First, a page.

14:21 GMT28 October 2020
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    In 1969 Carlos Marighella, a prominent communist rebel, was shot dead after being ambushed in Sao Paulo by agents of the Brazilian military government.

    Wagner Moura, who starred as Pablo Escobar in the Netflix series Narcos, has directed his first film and it is aimed at the Brazilian government of today as much as the military which ruled the country from 1964 until 1985.

    Moura, 42, is Brazilian — his accent in Narcos was widely ridiculed by Colombians — and is a passionate opponent of Brazil's new President Jair Bolsonaro, a former army officer who has often praised the military regime which ruled the country until the restoration of democracy in 1985.

    Moura said his directorial debut, Marighella, had been in the works since 2013 when Dilma Rousseff was still Brazil's President, but he said its release at the Berlin Film Festival at the weekend coincided with a "polarising moment" in Brazilian politics.

    "I shot the film under (former president Michel) Temer and Bolsonaro was kind of a joke. No one believed he would become president," Moura told reporters in Berlin on Friday, 15 February.

    Marighella tells the story of Carlos Marighella, a Marxist revolutionary who led a failed rebellion against the military dictatorship.

    Famous Brazilian Actor Plays Revolutionary

    It stars Seu Jorge, one of Brazil's most famous actors, as Marighella and includes graphic scenes of the secret police beating and torturing him and his acolytes.

    "It is probably one of the first cultural products that is openly against what Bolsonaro represents," said Moura, who added that Bolsonaro had "trash-talked" the film, without seeing it.

    Bolsonaro enjoys strong support from conservatives and Christians and has expressed his open admiration for the military dictatorship, which he claims saved Brazil from a communist takeover.

    Presidential frontrunner Jair Bolsonaro, of the Social Liberal Party, flashes thumbs up to supporters after voting at a polling station in Rio de Janeiro, Brazil, Sunday, Oct. 7, 2018.
    © AP Photo / Leo Correa
    Presidential frontrunner Jair Bolsonaro, of the Social Liberal Party, flashes thumbs up to supporters after voting at a polling station in Rio de Janeiro, Brazil, Sunday, Oct. 7, 2018.

    The military came to power in 1964 when they ousted President João Goulart and forced him to go into exile in Uruguay.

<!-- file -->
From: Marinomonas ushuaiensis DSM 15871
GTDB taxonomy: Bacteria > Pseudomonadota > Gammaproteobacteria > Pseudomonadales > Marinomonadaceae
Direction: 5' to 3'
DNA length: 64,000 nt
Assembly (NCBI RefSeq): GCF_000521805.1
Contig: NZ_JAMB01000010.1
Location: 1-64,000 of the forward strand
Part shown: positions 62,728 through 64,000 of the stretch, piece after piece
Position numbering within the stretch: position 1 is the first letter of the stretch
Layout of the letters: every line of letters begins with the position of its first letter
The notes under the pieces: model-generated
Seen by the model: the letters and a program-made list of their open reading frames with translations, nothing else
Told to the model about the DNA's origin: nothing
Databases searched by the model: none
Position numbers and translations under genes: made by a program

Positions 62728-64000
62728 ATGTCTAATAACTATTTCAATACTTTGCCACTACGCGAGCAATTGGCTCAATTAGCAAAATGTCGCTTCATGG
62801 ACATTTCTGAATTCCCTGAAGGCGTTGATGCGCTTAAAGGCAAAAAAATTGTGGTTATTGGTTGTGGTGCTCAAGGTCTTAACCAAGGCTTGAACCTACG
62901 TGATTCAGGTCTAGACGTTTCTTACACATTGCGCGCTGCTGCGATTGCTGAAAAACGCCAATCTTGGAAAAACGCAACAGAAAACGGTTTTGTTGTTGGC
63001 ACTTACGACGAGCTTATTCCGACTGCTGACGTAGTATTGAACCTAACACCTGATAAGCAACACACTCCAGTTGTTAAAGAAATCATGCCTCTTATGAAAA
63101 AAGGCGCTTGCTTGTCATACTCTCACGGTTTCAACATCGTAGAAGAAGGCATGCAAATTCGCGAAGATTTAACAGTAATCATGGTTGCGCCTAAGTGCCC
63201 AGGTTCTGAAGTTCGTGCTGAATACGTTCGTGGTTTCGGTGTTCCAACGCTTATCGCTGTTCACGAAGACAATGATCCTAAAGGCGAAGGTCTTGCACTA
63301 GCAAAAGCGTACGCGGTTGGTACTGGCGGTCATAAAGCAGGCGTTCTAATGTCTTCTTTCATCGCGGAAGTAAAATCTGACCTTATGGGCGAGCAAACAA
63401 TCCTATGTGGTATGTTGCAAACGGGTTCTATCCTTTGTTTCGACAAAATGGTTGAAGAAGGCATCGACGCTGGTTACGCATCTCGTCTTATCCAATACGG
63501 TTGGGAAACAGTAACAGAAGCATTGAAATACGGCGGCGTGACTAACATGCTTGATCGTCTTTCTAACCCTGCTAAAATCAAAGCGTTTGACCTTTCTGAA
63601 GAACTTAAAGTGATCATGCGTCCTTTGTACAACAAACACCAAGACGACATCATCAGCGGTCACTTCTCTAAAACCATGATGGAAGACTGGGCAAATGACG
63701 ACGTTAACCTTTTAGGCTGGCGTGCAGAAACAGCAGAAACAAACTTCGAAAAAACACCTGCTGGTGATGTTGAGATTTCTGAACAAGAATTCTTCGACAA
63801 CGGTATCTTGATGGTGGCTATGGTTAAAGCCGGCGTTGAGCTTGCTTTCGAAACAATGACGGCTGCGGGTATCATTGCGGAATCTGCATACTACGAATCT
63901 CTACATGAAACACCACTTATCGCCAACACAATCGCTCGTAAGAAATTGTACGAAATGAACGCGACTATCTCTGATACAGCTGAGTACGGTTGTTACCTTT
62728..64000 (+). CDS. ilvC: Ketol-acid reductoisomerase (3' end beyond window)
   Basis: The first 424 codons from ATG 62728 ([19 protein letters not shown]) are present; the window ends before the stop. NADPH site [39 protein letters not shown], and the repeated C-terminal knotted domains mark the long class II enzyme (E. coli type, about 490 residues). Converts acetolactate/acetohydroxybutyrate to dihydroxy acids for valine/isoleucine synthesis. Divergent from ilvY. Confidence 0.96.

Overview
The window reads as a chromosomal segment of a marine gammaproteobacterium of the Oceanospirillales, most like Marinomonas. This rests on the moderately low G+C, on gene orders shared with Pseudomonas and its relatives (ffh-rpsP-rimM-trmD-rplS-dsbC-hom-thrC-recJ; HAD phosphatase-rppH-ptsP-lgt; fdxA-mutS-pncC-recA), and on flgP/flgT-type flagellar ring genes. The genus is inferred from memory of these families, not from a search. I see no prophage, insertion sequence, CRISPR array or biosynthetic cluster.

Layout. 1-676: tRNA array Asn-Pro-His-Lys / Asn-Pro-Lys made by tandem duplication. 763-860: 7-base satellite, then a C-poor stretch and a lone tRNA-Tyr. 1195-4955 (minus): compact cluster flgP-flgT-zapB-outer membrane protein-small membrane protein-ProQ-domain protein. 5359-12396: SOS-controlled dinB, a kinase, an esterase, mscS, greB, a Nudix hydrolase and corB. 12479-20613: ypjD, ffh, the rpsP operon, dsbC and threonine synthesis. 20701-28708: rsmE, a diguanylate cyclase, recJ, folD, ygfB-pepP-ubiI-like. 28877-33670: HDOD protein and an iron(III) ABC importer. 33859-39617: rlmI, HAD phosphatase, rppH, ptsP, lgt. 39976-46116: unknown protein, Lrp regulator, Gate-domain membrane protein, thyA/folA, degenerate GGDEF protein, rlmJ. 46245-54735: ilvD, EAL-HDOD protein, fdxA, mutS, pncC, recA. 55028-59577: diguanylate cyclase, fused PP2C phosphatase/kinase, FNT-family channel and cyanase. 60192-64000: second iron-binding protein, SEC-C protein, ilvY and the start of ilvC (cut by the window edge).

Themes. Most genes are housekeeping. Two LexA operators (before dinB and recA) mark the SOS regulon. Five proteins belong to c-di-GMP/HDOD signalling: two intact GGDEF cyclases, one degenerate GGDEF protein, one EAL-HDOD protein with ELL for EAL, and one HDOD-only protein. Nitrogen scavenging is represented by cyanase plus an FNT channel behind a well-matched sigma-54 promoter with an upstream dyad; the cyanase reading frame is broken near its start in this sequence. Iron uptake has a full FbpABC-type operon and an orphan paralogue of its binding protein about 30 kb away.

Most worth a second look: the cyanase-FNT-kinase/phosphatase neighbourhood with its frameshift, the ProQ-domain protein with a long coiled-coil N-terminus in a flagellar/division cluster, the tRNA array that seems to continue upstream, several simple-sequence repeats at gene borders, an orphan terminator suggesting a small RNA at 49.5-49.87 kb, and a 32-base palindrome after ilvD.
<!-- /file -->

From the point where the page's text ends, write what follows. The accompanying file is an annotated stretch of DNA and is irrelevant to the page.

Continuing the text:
The regime was supported by the CIA and successive US governments who saw it as a bulwark against the rise of communism in Latin America.

    Fidel Castro had recently come to power in Cuba and Che Guevara was seeking to foment revolt in Bolivia.

    The US launched Operation Condor, which was designed to install friendly, right-wing military regimes and crush all left-wing or liberal opposition.

    According to a recent report, Brasil Nunca Mais (Brazil Never Again), CIA agents such as Dan Mitrione trained hundreds of Brazilian soldiers and police officers in torture techniques, often practising those methods on innocent beggars and street children.

    Marighella — whose father was of Italian origin — was at the forefront of an unsuccessful guerrilla uprising.

    Marighella Wrote Influential Guerrilla Manual

    In 1969 he wrote the Minimanual of the Urban Guerrilla — which would be influential from Nicaragua to Palestine — but on 4 November that year he was ambushed and killed by the Brazilian police.

    It was another 16 years before the military relinquished command and allowed a democratic election, which was won by a moderate centrist, Jose Sarney.

    Moura says Bolsonaro had tried to rewrite history and play down the human rights atrocities of the 1960s and 1970s, when he was a senior army officer.

    "This is the first step, the semantic change, to say it wasn't that bad. All the fascist governments, they always start with the semantic. This film is here to say the dictatorship was horrible. Citizens have the right and obligation to resist against dictatorship, against a violent state or one that doesn't respect citizens," Moura said.

    He said he predicted it would be difficult to get the film distributed in Brazil and said he even expected filmgoers to face "physical aggression" from Bolsonaro supporters.

    Last year Moura produced and starred in Sergio, a Netflix film about the Brazilian UN High Commissioner for Human Rights Sergio Vieira de Mello, who was killed by al-Qaeda in Iraq in 2003.


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    democracy, military, coup, Jair Bolsonaro, Pablo Escobar, Brazil
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